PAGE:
Lion Gate Pest Control offers superior rodent control services throughout Los Angeles and the San Fernando Valley. We give free rodent and vertebrate inspections, along with in-depth vertebrate reports, for a nominal fee. Our licensed technicians can give you a comprehensive diagram with written solutions to any rodent or vertebrate problem. Any fee will be waived if you decide to work with us. Also, we offer complete attic odor-neutralizing products along with urine and feces stained insulation removal, cleaning, and re-insulation to your attic and subareas!
The roof rat is California’s “Affluent Rat”. It prefers affluent neighborhoods because it likes to live in palm trees, shrubs, other secluded vegetation near residences and inside houses not congested with too many people. It is more likely than the Norway Rat to choose enclosed spaces in attics, walls and cabinets for nesting and cover. (The Norway Rat prefers burrows in the ground). The Roof Rat shows more preference for fruits and vegetables than the Norway Rat. The Roof Rat also is somewhat smaller, lighter in weight, more agile and less aggressive than the Norway Rat. In California the Roof Rat lives along the coast, in the interior valleys and up to elevations of about 5,000 feet. The Norway Rat lives practically everywhere in the country that humans live. In combat, which sometimes can be fierce, the heavier Norway Rat usually wins over the more agile Roof Rat.
Most of the remainder of the discussion will apply to both Norway and Roof Rats because, other than what already has been pointed out, there is not a great amount of practical difference between the two.
Habits of Rats
They are primarily nocturnal animals, moving about stealthily and in greater numbers at night than during the day. Rats will provision their nest (whether underground or aboveground) with bits of paper, rags, burlap, straw, string, etc. These items are carried to the selected harborage, packed loosely and built up around the side of the burrow until there appears a crudely constructed nest resembling a bird’s nest. The mother protects the young, but the males sometimes will eat the young if given the opportunity.
The preferred nesting site of Norway Rats is in underground burrows. The burrows typically have 2 or more entrance holes, a central den and very often a “Bolt Hole” lightly plugged with soil or otherwise hidden. This provides an emergency escape for the rat if it is needed.
Signs of Rat Infestations
Droppings are the most constant and readily observed sign of infestation. Number, freshness and size of droppings indicate the extent of infestation. They are found in secluded corners, harborages and runways.
Tracks are distinctive and easily recognized. They resemble tiny human hand prints. The back feet have five toes and the front feet have four. Their tail marks appear as wavy lines on dusty surfaces.
Rats’ bodies are dirty and greasy. Repeated contact with surfaces where they travel leaves smudges, called “Rub Marks”. Sometimes there are semi-circular “Swing Marks” under beams and rafters when these obstruct their overhead runways. Rats traveling along beams or ceiling joints can be handily trapped by securing baited snap traps along the top side of the beams or joists.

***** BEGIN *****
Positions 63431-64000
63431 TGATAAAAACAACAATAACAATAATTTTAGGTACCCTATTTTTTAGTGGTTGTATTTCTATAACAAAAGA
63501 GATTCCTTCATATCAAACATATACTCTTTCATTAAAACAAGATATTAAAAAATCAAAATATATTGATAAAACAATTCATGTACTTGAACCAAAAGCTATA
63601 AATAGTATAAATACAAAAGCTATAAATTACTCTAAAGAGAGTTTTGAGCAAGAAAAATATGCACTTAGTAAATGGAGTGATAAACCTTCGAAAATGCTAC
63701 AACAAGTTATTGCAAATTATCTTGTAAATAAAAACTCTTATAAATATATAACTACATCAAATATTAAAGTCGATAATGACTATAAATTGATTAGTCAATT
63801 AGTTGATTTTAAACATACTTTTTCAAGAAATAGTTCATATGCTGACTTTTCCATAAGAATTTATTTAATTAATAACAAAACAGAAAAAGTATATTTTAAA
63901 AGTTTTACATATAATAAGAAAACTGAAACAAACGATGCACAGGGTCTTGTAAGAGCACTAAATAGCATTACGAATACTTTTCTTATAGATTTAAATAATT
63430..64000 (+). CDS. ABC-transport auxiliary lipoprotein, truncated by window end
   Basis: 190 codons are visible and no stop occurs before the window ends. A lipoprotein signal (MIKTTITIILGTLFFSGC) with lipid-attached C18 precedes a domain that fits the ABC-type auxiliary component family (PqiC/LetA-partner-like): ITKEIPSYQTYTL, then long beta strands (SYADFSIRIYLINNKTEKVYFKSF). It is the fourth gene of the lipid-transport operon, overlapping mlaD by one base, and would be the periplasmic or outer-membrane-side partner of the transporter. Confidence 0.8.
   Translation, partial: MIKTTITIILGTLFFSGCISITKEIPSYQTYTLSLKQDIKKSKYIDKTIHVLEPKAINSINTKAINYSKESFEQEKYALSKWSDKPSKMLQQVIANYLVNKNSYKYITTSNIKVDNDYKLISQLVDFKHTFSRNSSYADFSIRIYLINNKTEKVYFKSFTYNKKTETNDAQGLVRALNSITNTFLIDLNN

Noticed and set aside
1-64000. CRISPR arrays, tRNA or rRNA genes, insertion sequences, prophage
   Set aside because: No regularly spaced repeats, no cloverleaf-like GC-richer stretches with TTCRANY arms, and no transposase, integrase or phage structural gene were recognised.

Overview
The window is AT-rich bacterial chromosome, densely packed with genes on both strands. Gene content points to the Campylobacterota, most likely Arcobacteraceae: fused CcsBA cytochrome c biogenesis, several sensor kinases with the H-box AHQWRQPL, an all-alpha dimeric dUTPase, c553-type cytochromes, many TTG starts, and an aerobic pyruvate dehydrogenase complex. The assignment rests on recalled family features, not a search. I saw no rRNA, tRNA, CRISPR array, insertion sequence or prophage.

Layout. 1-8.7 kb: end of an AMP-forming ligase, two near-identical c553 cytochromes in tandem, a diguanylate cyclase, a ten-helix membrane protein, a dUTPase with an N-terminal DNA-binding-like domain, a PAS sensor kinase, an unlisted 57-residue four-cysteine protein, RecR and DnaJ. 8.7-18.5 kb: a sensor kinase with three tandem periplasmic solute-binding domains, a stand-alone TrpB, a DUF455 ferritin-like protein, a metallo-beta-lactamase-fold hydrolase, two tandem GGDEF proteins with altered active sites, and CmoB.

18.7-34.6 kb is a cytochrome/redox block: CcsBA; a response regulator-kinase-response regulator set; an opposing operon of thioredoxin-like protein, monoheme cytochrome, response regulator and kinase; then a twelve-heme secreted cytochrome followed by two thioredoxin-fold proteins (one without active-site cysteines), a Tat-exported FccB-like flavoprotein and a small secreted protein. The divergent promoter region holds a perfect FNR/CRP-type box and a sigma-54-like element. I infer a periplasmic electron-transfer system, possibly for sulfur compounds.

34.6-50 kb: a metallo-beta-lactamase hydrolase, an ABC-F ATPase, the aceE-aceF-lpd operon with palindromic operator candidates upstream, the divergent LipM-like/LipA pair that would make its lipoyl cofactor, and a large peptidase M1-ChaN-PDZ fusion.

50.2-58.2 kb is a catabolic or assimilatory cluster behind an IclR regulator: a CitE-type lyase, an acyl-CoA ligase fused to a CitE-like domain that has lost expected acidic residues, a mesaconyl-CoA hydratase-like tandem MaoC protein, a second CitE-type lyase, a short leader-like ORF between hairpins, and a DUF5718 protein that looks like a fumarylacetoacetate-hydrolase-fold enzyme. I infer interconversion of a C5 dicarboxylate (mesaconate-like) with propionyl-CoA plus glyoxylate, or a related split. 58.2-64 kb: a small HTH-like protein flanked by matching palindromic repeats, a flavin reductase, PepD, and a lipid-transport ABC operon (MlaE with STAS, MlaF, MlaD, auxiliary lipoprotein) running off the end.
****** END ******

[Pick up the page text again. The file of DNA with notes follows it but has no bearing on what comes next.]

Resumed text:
These can be distinguished from young domestic rats by looking closely. Their heads and their feet are smaller in proportion to the body than is the case with the young rat. Unlike the larger rat, mice are “Nibblers.” They make small holes or do other damage in many places rather than a lot of damage at one place. The mouse has keen senses of touch, smell and hearing. It can run, jump and swim very well, but it cannot climb as well as a rat. They are curious little animals; sometimes exploring and being caught in snap traps using only cotton as the bait.
They make their nests out of the same types of soft materials as rats, except they tend to tear it into smaller pieces. The size of the litter is 6 to 8 and there are 5 to 6 litters per year. Normal life span is less than a year. They eat about the same food as humans. Because they nibble, they may feed as often as 15 to 20 times per day, consuming only small amounts each time. They often require no water to survive (other than that in the solid food they eat).
They do not travel far from their nest (about 12 to 20 feet). Infestations are accompanied by droppings that are smooth with pointed ends. Roach droppings, with which they sometimes can be confused, have blunt ends and lengthwise grooves. Good sanitation is essential for effective long term control. Mice can enter any opening larger than ¼”. Therefore, ¼” hardware cloth frequently is used to prevent their entry into buildings (used for rats as well).
Standard snap traps are effective. They should be spaced close together because the mice do not travel far. Most people use too few traps. A dozen is not too many for a typical house infestation. If a great number of mice have been caught, but the catching stops and still more droppings are evident, relocate the traps to where the new droppings have appeared. Multiple-Catch traps should be used for larger infestations in commercial buildings. Check these traps often. Dead mice create odor and attract insects. Glue boards are also effective. Use them in dry, non-dusty areas. Tracking Powder should be applied at floor level, elsewhere only if safe and per label.
Don’t let your rodent problems continue damaging your property and peace of mind. Contact the professionals at Lion Gate Pest Control at 800-587-7015 today with any questions. We look forward to providing you with comprehensive, effective rodent solutions. And don’t forget to ask about our organic treatments!